You have to show your Social Security Number to visit the doctor, go to the bank, or buy a home. It makes sense that businesses would use the same identification to ensure they have a legal workforce by checking the legal status of their employees.

Unfortunately, many states do not enforce their own E-Verify laws and others only apply E-Verify in a very limited way. The Legal Workforce Act will help ensure that employers from every state are on equal footing when it comes to hiring employees.

After Chairman Smith’s statement, the 24-term Congressman from Michigan and former Committee Chairman John Conyers made his opening remarks by claiming that this particular hearing was a traditional breakdown of views between labor and business, citing a number of unions who oppose the bill and business interests who support the bill including the U.S. Chamber of Commerce.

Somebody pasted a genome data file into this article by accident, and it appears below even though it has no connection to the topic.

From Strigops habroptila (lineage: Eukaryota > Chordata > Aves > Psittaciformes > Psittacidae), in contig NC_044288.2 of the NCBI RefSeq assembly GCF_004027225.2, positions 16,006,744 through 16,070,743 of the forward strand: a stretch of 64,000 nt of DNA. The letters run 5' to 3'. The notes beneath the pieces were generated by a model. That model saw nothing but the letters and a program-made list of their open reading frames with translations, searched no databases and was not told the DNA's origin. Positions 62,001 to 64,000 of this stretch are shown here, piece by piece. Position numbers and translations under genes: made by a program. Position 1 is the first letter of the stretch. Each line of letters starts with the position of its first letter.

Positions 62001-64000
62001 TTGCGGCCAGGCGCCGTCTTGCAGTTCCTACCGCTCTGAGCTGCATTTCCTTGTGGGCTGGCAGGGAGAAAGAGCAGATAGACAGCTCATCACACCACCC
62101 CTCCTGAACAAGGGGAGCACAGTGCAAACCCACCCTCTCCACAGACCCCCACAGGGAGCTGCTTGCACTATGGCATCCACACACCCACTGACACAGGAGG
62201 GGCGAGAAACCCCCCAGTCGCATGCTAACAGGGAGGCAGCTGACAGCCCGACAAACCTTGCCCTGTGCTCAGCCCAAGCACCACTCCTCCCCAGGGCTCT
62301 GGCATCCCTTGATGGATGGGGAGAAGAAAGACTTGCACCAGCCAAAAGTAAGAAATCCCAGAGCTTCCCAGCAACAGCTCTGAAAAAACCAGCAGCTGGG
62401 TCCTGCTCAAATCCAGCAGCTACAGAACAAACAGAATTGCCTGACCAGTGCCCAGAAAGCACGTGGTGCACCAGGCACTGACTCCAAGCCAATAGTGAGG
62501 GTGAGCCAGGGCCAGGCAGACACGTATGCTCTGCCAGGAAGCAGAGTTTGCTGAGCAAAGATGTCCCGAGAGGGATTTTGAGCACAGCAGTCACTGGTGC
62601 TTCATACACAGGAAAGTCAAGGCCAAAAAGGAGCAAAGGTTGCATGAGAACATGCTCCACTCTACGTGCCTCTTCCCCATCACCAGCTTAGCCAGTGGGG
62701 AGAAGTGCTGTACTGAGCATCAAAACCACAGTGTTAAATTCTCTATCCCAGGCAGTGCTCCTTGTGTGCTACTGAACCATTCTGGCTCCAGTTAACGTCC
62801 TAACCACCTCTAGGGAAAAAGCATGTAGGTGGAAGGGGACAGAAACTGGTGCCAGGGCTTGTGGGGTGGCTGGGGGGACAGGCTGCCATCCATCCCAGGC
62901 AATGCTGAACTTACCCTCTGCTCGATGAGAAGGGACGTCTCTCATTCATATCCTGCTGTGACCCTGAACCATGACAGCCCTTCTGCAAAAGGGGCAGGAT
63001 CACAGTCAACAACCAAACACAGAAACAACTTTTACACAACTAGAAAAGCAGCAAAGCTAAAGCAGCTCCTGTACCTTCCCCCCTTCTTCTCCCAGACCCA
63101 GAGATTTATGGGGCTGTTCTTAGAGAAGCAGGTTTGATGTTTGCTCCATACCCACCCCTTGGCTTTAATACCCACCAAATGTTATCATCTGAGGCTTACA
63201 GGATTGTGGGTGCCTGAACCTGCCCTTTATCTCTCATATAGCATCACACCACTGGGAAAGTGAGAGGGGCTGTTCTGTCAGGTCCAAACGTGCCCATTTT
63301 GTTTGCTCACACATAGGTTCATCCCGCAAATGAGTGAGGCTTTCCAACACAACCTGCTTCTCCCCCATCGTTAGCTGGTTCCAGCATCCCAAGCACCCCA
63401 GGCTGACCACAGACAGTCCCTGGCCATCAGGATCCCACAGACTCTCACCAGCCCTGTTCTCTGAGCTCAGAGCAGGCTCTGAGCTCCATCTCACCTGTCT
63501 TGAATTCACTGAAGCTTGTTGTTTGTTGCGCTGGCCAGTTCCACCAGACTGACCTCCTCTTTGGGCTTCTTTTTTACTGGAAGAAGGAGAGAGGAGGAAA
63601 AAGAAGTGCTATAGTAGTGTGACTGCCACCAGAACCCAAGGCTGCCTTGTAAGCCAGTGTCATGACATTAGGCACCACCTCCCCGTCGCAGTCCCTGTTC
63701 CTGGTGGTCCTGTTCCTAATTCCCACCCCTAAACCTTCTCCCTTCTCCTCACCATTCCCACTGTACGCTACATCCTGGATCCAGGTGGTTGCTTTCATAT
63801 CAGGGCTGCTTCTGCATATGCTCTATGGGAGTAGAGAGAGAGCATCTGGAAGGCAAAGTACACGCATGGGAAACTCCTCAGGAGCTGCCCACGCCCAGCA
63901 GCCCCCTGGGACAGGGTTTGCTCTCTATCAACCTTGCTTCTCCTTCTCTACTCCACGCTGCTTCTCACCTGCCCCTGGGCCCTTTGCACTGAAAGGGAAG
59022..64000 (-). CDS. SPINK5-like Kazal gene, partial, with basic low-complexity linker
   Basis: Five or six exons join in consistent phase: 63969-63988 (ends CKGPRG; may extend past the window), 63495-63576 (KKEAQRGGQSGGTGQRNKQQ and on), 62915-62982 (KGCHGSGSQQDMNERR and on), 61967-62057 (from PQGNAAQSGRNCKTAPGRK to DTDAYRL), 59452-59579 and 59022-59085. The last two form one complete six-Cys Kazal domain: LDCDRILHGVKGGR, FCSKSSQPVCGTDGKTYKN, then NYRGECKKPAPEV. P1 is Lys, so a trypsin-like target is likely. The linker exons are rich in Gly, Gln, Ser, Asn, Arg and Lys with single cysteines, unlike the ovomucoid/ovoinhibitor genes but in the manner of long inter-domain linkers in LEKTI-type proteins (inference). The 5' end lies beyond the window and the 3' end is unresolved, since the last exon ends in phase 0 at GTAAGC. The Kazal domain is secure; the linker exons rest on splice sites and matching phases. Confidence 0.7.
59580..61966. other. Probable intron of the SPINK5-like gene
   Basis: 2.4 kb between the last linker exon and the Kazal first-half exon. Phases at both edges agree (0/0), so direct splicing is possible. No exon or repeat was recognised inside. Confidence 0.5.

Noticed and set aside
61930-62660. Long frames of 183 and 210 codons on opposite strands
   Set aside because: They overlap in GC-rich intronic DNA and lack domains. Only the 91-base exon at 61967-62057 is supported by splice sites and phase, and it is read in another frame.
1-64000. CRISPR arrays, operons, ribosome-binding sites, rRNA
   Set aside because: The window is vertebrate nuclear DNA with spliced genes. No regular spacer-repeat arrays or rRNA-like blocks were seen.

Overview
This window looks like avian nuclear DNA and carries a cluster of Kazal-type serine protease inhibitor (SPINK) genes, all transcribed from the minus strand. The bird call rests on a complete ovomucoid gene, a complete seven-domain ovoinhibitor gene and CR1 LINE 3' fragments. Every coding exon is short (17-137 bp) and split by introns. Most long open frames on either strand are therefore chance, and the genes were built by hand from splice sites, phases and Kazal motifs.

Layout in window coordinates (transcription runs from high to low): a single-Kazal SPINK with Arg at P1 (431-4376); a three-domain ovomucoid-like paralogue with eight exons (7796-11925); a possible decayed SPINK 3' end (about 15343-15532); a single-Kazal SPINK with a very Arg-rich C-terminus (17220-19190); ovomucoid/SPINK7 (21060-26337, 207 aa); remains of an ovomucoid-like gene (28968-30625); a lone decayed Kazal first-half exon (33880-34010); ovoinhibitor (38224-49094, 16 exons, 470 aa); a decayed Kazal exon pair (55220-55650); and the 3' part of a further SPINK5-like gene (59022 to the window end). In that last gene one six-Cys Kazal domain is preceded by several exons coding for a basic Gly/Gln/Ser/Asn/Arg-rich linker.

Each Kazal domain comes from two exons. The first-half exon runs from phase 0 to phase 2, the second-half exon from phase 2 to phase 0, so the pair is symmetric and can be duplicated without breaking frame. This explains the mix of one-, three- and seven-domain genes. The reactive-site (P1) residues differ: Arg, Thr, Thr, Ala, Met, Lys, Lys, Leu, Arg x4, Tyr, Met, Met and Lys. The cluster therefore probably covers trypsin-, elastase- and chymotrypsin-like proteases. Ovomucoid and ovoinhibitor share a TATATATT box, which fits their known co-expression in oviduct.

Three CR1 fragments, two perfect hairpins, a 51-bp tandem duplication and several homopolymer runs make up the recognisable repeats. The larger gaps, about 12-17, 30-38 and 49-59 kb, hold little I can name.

This is an old “go-to” argument for some Democrats, and usually one they use when they can find no other legitimate reason for opposition or support. With the U.S. Chamber of Commerce and NFIB in support of H.R.2164, there is less room for Members of the opposition to dissent in good faith, so they turned to the unions to justify their opposition. I like to pick on Mr. Conyers, but for all his vices, he is a good politician. He knows how to justify his vote, which, as the Ranking Member, consequently becomes the rationale some Members of his party will use to oppose the bill.